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City of Bell’s Public Officials Live High on the Hog!

July 15th, 2010 · 16 Comments

This week the Los Angeles Times ran a piece about the City of Bell, which is a predominantly Latino municipality in a section of LA County called “the Southeast Cities.” The subject of the article was the city’s overpaid city officials. In a recession and during a time when other public officials are subject to furloughs and pay cuts, what the city council of Bell has decided to allow is quite appalling.

Some highlights of exorbitant salaries in this poor city include:

  • City Chief Administrative Officer Robert Rizzo is paid a whopping salary of $787,637. In 1993, he started in the City of Bell at $72,000 and has managed to ramp up his salary in the past decade. Rizzo’s current contract with the City of Bell guarantees 12% salary increases each July. And the city council has rewarded this fat cat with another week of vacation, bringing his annual vacation to five weeks.
  • Bell Police Chief Randy Adams makes nearly a half million, earning $457,000 a year. This is about 50% more than the police chief of Los Angeles. The City of Bell has about 37,000 people, whereas the city of Los Angeles has a population of about 3.8 million people.
  • And the city council members in Bell pay each of themselves a hefty $100,000 per year for what amounts to a part-time job. Cities of comparable size typically pay their council members $400 per month. This particular issue is being investigated by the district attorney, but the salaries of the other city officials (police chief and administrative chief, etc.) appear to not be in violation of any law.

To put things in perspective, the City of Bell has a total area of 2.4 square miles. According to the US Census Bureau, the estimated median household income in the City of Bell is $38,502. The City has a higher percentage of individuals and families living under the poverty level than the national average. And of the city population 25 years and older, only about 3 percent have a bachelor’s degree or higher.

I was able to communicate with a Ricardo Lara, a local candidate for Assembly in the 50th district which includes the City of Bell, and he offered this:

“I’m a strong believer in honest pay for an honest day’s work. While I understand the need to attract qualified staff, I urge the City of Bell to re-evaluate how they compensate top managers. Regardless of results, compensation that is three times the average of neighboring cities is not acceptable, especially when you consider the unemployment rate and the budget deficits we face in Southeast LA County and throughout the state.”

And today the LA Times has come out with an article following up on the original piece showing city outrage over the inflated salaries.

I was particularly struck by this statement in the follow up piece:

“It’s a blue-collar city. A lot of people are just trying to make ends meet,” said Bell resident Victor Munoz, who said he was laid off from his telecommunications job last year and was now taking pharmacy technician classes.

Munoz, 42, has lived in the area for decades and says the immigrant community is largely unaware of what happens at City Hall.

“They don’t know or they don’t understand it,” he said. “Because of the language barrier or their schooling, they don’t always comprehend what’s going on.”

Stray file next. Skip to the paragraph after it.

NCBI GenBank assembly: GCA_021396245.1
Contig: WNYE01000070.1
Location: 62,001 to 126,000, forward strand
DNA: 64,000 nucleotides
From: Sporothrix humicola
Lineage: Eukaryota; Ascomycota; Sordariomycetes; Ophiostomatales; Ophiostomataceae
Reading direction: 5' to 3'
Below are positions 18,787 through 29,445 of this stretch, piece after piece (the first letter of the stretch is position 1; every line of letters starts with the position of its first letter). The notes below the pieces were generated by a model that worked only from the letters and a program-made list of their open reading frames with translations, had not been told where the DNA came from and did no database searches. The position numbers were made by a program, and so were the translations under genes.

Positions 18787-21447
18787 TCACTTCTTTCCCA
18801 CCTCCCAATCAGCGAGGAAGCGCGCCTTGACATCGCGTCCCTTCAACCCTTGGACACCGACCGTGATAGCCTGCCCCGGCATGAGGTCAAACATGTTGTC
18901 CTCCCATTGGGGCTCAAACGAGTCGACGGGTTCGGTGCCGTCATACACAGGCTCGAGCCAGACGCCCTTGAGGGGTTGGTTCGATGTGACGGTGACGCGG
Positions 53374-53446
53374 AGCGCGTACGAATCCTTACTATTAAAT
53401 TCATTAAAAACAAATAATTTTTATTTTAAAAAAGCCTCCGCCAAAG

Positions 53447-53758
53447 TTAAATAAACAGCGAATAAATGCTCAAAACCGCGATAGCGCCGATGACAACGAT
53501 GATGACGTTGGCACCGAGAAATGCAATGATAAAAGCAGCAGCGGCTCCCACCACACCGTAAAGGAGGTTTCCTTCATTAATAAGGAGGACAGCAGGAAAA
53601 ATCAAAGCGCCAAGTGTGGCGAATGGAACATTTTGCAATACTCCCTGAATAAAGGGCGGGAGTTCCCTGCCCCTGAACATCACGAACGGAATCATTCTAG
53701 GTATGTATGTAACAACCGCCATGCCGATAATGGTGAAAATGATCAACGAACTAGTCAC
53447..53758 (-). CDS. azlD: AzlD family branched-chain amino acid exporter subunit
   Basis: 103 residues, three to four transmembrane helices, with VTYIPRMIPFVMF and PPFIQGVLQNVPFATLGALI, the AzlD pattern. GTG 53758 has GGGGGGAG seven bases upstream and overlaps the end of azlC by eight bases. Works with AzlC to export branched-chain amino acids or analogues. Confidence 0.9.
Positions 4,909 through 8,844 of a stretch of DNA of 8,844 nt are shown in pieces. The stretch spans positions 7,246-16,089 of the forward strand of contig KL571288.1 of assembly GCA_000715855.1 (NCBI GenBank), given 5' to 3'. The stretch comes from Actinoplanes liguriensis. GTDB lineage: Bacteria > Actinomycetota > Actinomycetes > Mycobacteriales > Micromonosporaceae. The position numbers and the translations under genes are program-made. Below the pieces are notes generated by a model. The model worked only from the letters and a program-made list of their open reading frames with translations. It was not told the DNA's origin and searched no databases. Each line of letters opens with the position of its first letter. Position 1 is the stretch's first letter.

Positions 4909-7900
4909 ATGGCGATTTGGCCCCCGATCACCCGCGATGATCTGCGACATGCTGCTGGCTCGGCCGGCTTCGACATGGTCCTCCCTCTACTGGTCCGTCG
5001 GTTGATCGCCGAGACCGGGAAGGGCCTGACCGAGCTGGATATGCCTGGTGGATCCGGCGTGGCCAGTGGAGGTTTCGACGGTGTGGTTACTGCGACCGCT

I find this particularly troubling since the City Council in Bell appears to be all Latino. One would hope that officials in our communities would not line their pockets at the expense of the working class that they serve. This reminds me of the cacique mentality that Cockroach People so eloquently writes about in the Latino community in Chicago. What kind of message does this send to youngsters in Bell, California who might be interested in pursuing a career in public service? And what exactly do the citizens of Bell receive for luxury priced city officials? I can guarantee you that it isn’t luxury style city services.

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Tags: Economics · Government Accountability · Immigration

16 responses so far ↓

  • 1 Anna // Jul 15, 2010 at 10:58 pm

    I don’t think this has anything to do with a cacique, or whatever. It has to do with a lack of checks and balances. Democracy doesn’t work unless there is a check on power, and in order for the citizenry to function as a check, they have to be informed. Absolute power corrupts absolutely regardless of the race/background of the one in power.

    Rizzo and Adams are not Spanish surnames, but you don’t link their actions to their actions to their ethnicity/race.

  • 2 webmaster // Jul 15, 2010 at 11:36 pm

    “Rizzo and Adams are not Spanish surnames, but you don’t link their actions to their actions to their ethnicity/race.”

    I never claimed that those were Spanish surnames. I did point out that the City of Bell is predominantly Latino and that the city council appears to be all Latino. Why would a city council allow this to go unchecked? Hmm… could it be that they are taking advantage of the relatively uneducated and less resourceful residents? Isn’t this very “third world”? Don’t you think some of the immigrants living in Bell want to escape some of this obvious corruption? Or do you think that they want to live in a place where there aren’t any checks and balances and where city officials behave like fat cat politicians?